Hazelnuts and Cobnuts - how to plant and grow them

Hazelnuts (often known as Cobnuts) are an excellent source of protein and healthy fats, and hazelnut trees are an easy and valuable addition to any orchard. They will grow successfully in most temperate situations, but nut production is likely to be better in sheltered areas.

Pollination

Pollination of hazelnuts is complicated! However there are some simple rules when planting hazelnut trees:

  • Always plant at least two different varieties, which are known to pollinate each other
  • If you have wild hazel bushes nearby, they will also act as pollinators
Cosford catkinsCosford catkins

Hazels bear male catkins and small, less conspicuous, red-tipped female flowers separately on the same tree, so have the potential to be self-fertile. However the respective flowering times usually do not overlap, so they should be considered self-sterile. This is what makes it difficult to establish suitable pollinators with hazels, since it is quite possible for one variety to pollinate another but not be pollinated in return. (This is very different to the situation with, say, apples or plums, where if cross-pollination is possible at all, it usually works both ways).

Hazels flower in winter and early spring. Pollination is carried out by the wind and is effective up to a distance of about 50m. It is quite easy to see the clouds of pollen being blown off the catkins on the breeze on an early spring morning.

As noted above, wild hazel trees or bushes are good pollinators if they are near enough for wind pollination.

The ideal pollination partner will have male and female flowering periods which co-incide with the alternate female and male flowering periods of your chosen variety so that each will pollinate the other and itself be pollinated in turn. Obviously if you plant additional different varieties pollination opportunities are further improved.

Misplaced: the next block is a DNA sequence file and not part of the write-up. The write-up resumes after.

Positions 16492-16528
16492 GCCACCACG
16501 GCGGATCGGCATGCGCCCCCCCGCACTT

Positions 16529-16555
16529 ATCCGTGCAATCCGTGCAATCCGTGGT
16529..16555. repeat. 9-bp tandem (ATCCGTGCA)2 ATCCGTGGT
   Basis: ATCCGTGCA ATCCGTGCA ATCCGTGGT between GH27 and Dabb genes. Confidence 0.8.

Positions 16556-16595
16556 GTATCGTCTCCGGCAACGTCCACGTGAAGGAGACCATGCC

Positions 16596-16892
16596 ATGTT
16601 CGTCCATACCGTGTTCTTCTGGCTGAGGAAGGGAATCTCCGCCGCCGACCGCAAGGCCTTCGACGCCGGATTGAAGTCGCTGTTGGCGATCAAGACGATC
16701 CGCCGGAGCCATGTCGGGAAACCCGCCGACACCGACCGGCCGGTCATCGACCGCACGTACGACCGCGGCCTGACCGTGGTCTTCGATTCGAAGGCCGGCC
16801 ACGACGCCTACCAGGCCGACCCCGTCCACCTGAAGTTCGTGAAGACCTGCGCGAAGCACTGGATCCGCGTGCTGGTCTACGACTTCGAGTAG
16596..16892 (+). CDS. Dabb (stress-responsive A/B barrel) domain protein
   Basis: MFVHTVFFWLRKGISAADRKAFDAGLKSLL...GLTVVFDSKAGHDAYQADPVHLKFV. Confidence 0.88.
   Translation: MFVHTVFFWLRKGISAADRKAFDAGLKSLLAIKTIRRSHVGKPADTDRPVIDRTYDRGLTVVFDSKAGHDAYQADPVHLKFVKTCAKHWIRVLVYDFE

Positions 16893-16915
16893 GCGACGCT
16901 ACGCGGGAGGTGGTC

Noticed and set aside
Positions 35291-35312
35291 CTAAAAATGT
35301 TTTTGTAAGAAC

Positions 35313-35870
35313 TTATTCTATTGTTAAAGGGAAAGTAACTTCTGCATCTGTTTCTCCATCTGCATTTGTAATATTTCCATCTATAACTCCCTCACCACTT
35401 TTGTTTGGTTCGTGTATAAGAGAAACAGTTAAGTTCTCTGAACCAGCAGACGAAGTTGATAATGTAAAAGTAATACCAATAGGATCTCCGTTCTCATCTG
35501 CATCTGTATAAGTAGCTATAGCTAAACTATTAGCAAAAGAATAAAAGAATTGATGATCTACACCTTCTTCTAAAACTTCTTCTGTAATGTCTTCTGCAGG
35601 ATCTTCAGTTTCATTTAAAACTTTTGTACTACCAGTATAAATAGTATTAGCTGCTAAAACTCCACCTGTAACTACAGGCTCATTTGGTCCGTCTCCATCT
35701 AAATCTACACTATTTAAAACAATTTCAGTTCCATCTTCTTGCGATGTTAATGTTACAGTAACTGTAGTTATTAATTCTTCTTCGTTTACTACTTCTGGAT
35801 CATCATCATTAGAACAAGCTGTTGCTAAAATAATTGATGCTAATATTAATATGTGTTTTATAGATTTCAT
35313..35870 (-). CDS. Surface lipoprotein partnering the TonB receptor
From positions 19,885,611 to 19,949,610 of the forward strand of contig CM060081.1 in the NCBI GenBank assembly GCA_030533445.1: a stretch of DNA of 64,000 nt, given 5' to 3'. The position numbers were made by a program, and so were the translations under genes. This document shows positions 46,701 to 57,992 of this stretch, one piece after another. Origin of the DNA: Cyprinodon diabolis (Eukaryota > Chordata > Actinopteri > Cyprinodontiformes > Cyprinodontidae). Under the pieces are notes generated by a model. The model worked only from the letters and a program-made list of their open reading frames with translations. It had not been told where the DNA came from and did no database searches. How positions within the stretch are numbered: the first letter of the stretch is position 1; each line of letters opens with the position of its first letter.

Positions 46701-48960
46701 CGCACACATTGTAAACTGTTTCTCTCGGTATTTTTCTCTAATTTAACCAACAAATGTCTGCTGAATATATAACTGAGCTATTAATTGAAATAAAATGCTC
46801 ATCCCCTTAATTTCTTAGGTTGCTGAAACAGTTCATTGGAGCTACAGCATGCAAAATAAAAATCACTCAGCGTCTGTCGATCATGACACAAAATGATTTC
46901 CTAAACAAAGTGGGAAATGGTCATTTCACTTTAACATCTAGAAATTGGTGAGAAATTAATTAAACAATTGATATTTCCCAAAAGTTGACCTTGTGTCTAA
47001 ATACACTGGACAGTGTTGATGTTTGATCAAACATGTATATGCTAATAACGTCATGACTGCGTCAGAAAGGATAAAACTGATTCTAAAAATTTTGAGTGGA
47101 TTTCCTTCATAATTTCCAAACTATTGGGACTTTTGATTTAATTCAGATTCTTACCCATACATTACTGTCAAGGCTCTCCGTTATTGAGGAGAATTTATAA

Table of hazelnut pollination compatibility.

Growth habit and planting pattern

Hazels naturally grow as multi-stemmed bushes and can provide useful screening or shelter for other areas of the garden. If you require a hedge plant new trees roughly 2m apart, depending on the variety and how dense you want the hedge.

Commercially the trend is towards open-centre trees with a single main stem. This approach allows more light to penetrate the tree which in turn improves the quality and quantity of nuts.

If you want to layout your hazel orchard in a regular planting pattern then allow about 2.5m - 3m between trees in the row and 4m - 5m between rows. The wider spacings would be for more vigorous varieties on more fertile soils. Since hazels are wind-pollinated it is a good idea to plant a mix of different varieties - either in the row or in alternate rows.

Photo of a hazel bush as supplied

Hazel trees as supplied

Most of our hazels are supplied as 2-year bushes and should start to produce nuts 2-3 years after planting - at which point they will be 2m or more in height. Vigorous varieties will eventually achieve a height of 3m or more, lower vigour varieties will be between 2m-3m.

All our hazels are currently un-grafted plants, produced by layering (i.e. on their own roots). This is a more difficult process than grafting (on Corylus avellana or Corylus maxima rootstocks), but means that the natural suckers which are common to all hazels are of the same variety as the parent plant, so if you allow the plant to revert to a multi-stemmed bush, you will still have nuts of the correct variety. In contrast, root suckers from grafted plants will be of the rootstock species and will produce inferior nuts - but will be very difficult to spot.

Young hazel trees are attractive to rabbits and other rodents. If this is a problem in your area you should protect the new trees with chicken wire.

We can also supply native British hazel hedging plants.